I have been working for years here to get people to understand the difference between “Public Debt” and “Debt Held by the Public”, two terms that tend to get used interchangeably but where the latter is simply a component of the former. And I am all in with people understanding that along side “Intragovernmental Holdings” we have $2.5 T of “Public Debt” (officially counted under “Debt Held by the Public”) that is actually held by the Federal Reserve and because of the way that the Fed rebates profits to Treasury shouldn’t really be considered “Real Debt”. I have even gone farther than THAT and pointed out that the Fed’s $2.5 T is heavily weighted towards longer term/higher coupon treasuries meaning that the “Real Cost of Debt Service” of “Debt Held by the Public” is much much less in both nominal dollar terms and in interest rate terms than a simple examination of “net interest” and “average interest rate on Treasuries would suggest” and in fact is actually very close to a negative real rate.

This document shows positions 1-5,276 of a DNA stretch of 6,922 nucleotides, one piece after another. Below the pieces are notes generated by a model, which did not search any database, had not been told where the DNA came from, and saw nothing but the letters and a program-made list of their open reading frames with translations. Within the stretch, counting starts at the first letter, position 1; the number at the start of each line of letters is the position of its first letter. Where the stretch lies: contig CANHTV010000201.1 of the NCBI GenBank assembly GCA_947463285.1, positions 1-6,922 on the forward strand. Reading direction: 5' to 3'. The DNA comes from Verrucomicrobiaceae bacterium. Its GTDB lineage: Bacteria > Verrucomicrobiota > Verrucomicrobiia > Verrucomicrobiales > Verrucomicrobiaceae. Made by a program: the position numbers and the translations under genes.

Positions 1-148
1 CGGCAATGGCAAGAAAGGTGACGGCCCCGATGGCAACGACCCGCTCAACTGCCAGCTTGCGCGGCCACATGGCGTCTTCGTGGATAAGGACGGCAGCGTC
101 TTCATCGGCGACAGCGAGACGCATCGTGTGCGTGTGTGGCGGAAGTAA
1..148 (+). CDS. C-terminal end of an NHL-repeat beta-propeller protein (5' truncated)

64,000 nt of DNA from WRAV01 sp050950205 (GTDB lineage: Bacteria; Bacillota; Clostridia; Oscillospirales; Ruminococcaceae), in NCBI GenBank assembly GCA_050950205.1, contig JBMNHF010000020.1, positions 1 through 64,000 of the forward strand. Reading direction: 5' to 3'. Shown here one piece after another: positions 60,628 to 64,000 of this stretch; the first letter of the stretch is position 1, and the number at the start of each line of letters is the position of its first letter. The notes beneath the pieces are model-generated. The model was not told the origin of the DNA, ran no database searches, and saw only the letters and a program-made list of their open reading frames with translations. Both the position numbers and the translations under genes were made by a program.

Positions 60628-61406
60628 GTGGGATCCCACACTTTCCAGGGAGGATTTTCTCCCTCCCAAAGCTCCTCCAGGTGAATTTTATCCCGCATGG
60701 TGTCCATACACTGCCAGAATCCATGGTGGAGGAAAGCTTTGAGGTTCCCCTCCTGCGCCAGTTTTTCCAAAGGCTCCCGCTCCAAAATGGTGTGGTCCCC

Beyond all this I have often asked the question as to how much of U.S. Treasury ‘debt’ is actually structurally needed simply to keep the wheels of world commerce running. As long as major commodities like oil are priced in dollars and U.S. Treasuries serve a vital “flight to safety” function there is clearly a need for SOME level of U.S. debt instruments. Presumedly that amount once subtracted from “Total Public Debt” alongside “Intragovernmental Holdings” and Fed SOMA holdins would still leave some trillions of dollars of “real” debt. But for the overall purposes of your post it would be nice to have an actual dollar figure for that.